b. that juvenile defendants were denied due process because of the overbroad discretion allowed to the intake interviewer and the vagueness of the standards for his decision whether to file a delinquency petition.
c. that juvenile defendants were denied due process by the arbitrary and irrational choice of cases in which to file delinquency petitions.
d. that juvenile defendants were denied due process because the intake standards were not reasonably related either to probable cause or to the purposes of the Juvenile Court Law.
Plaintiffs' principal legal arguments were based on In re Gault, 387 U.S. 1, 18 L. Ed. 2d 527, 87 S. Ct. 1428 (1967) and In re Winship, 397 U.S. 358, 25 L. Ed. 2d 368, 90 S. Ct. 1068 (1970). At the completion of the hearing, in which the testimony of eight witnesses was taken and twenty exhibits received in evidence, the defendants renewed their motion to dismiss on the ground that the federal court should abstain. The renewed motion was prompted by the Supreme Court's decisions, on February 23, 1971, long after the district court's denial of the original motion, of Younger v. Harris, 401 U.S. 37, 27 L. Ed. 2d 669, 91 S. Ct. 746 (1971); Samuels v. Mackell, 401 U.S. 66, 27 L. Ed. 2d 688, 91 S. Ct. 764 (1971); Boyle v. Landry, 401 U.S. 77, 27 L. Ed. 2d 696, 91 S. Ct. 758 (1971); Perez v. Ledesma, 401 U.S. 82, 91 S. Ct. 674, 27 L. Ed. 2d 701 (1971); Dyson v. Stein, 401 U.S. 200, 27 L. Ed. 2d 781, 91 S. Ct. 769 (1971), and Byrne v. Karalexis, 401 U.S. 216, 27 L. Ed. 2d 792, 91 S. Ct. 777 (1971). The district court asked the parties to brief the issues raised by these cases prior to the submission of proposed findings of fact. On July 21, 1971 it filed an opinion and order, 328 F. Supp. 994, dismissing the action without prejudice to the right of the plaintiffs to raise the same issues in an appropriate case on the authority of the Younger v. Harris group of cases. That is the order appealed from.
The July 21, 1971 order was entered prior to and without the benefit of Judge Van Dusen's exegesis for this court of Younger v. Harris and its companion cases in Lewis v. Kugler, 446 F.2d 1343 (3d Cir. 1971), and without the Supreme Court's refinement of the issues of jurisdiction and federalism in Mitchum v. Foster, 407 U.S. 225, 32 L. Ed. 2d 705, 92 S. Ct. 2151 (1972). Since the district court did not reach the merits it had no occasion to consider whether McKeiver v. Pennsylvania, 403 U.S. 528, 29 L. Ed. 2d 647, 91 S. Ct. 1976 (1971), which deals with another aspect of Pennsylvania Juvenile Court procedures casts any greater light upon the fourteenth amendment issues presented by those proceedings than did In re Gault, supra, and In re Winship, supra.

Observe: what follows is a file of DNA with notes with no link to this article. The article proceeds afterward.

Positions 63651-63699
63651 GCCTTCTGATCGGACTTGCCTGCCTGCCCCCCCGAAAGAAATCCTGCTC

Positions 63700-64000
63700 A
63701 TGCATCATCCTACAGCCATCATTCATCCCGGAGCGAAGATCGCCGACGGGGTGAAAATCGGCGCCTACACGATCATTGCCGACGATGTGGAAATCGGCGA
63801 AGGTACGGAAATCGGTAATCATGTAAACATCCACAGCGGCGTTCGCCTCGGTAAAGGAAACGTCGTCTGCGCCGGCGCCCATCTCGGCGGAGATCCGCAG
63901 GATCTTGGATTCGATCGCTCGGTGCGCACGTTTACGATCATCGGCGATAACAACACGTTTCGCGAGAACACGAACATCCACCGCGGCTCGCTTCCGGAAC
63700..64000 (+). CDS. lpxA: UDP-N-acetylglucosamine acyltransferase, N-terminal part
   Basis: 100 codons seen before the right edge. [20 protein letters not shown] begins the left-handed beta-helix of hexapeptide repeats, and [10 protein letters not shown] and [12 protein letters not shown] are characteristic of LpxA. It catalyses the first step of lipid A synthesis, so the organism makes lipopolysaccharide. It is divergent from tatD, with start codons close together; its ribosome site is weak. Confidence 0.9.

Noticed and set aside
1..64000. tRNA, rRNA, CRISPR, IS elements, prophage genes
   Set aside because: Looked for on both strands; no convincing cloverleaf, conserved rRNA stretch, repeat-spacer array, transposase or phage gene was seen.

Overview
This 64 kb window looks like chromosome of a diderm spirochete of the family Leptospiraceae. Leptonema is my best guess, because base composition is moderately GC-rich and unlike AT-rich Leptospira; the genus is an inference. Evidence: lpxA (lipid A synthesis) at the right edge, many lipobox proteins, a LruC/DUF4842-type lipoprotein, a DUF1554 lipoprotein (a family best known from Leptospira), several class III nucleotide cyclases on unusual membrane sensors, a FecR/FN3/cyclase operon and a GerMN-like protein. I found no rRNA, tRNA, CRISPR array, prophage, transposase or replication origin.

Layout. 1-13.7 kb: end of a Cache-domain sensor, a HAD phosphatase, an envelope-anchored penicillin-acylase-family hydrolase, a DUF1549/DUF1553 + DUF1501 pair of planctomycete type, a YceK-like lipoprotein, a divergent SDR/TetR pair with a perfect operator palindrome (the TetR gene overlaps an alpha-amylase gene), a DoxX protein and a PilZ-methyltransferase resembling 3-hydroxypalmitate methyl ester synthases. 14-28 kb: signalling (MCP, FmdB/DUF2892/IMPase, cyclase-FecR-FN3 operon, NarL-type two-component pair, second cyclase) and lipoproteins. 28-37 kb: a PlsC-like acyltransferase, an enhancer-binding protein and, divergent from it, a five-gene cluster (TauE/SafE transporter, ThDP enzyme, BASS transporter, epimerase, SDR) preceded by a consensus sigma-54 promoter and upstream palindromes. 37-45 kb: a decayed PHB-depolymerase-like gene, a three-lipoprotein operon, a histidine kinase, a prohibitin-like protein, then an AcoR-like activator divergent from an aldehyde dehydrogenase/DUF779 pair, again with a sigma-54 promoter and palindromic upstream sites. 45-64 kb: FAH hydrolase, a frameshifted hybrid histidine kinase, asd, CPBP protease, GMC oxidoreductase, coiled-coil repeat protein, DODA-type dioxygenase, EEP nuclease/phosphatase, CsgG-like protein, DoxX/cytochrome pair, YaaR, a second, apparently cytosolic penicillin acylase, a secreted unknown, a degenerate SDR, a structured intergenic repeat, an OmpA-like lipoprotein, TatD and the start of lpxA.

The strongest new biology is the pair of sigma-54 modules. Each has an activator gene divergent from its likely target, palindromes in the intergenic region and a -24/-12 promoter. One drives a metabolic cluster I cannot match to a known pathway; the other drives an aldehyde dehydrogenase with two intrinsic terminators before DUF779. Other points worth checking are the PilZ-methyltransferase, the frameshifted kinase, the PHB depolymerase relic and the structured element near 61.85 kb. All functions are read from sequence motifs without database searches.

Although the case comes before us with a full record, the absence of findings of fact by the district court precludes us from reaching the merits of this class action. We are presented only with the alternatives of an affirmance if we conclude that the complaint was properly dismissed or a remand for appropriate findings.
The broad class action determination quoted above placed before the court claimants in these categories:
1. Philadelphia juveniles who have not been, but in the future will be subjected to the intake procedures complained of. As to any specific Philadelphia juvenile it may be said that the likelihood of his being subjected to the intake procedures is so remote as to be speculative. It is a virtual certainty, however, that some Philadelphia juveniles will be subjected to the intake procedures. Thus it is a virtual certainty, not a matter of speculation, that there are some members of the class against whom no actual proceeding is pending but who will be subject in the future to the intake procedures.
2. Philadelphia juveniles who have been subjected to the intake procedures and the detention and interrogation which those procedures entail, and who have been discharged without formal petitions being filed against them. These fall back into category 1, but with the added disability that if they are again subjected to the intake procedures their prior processing may be known to the probation officer administering the intake.
3. Philadelphia juveniles who have been subjected to the intake procedures, against whom petitions for their adjudication as delinquents have been filed, who have proceeded to a hearing, and whose hearing terminated in an adjudication that they were not delinquent.
4. Philadelphia juveniles who have been subjected to the intake procedures, against whom petitions have been filed, who have proceeded to a hearing, and whose hearing is still pending.
5. Philadelphia juveniles who have been subjected to the intake procedures, against whom petitions have been filed, who have proceeded to a hearing, and who have been adjudicated delinquent.
Conover, the original plaintiff, was adjudicated on one of the three petitions pending against him and discharged on the other two. Thus he is in category 5 above. As to Myers, the intervenor, a demurrer was sustained to the petition against him and he was discharged. Thus he is in category 4 above. Since both had been subjected to the intake procedures, and both ran the risk of being subjected to them in the future, they were pressing claims in which they had a concrete interest in an adversary context. The district court recognized as much both when it refused to grant the original motion to dismiss the complaint and when it found them to be adequate class representatives for a class encompassing all five categories of claimants.
Of the five categories of claimants, only those in category 4 are literally claimants against whom a state proceeding is pending. Thus assuming, without deciding, that juvenile court proceedings should be equated to the state criminal prosecutions pending in Younger v. Harris and its companion cases, only that limited category of claimants should have been affected by those cases. The district ...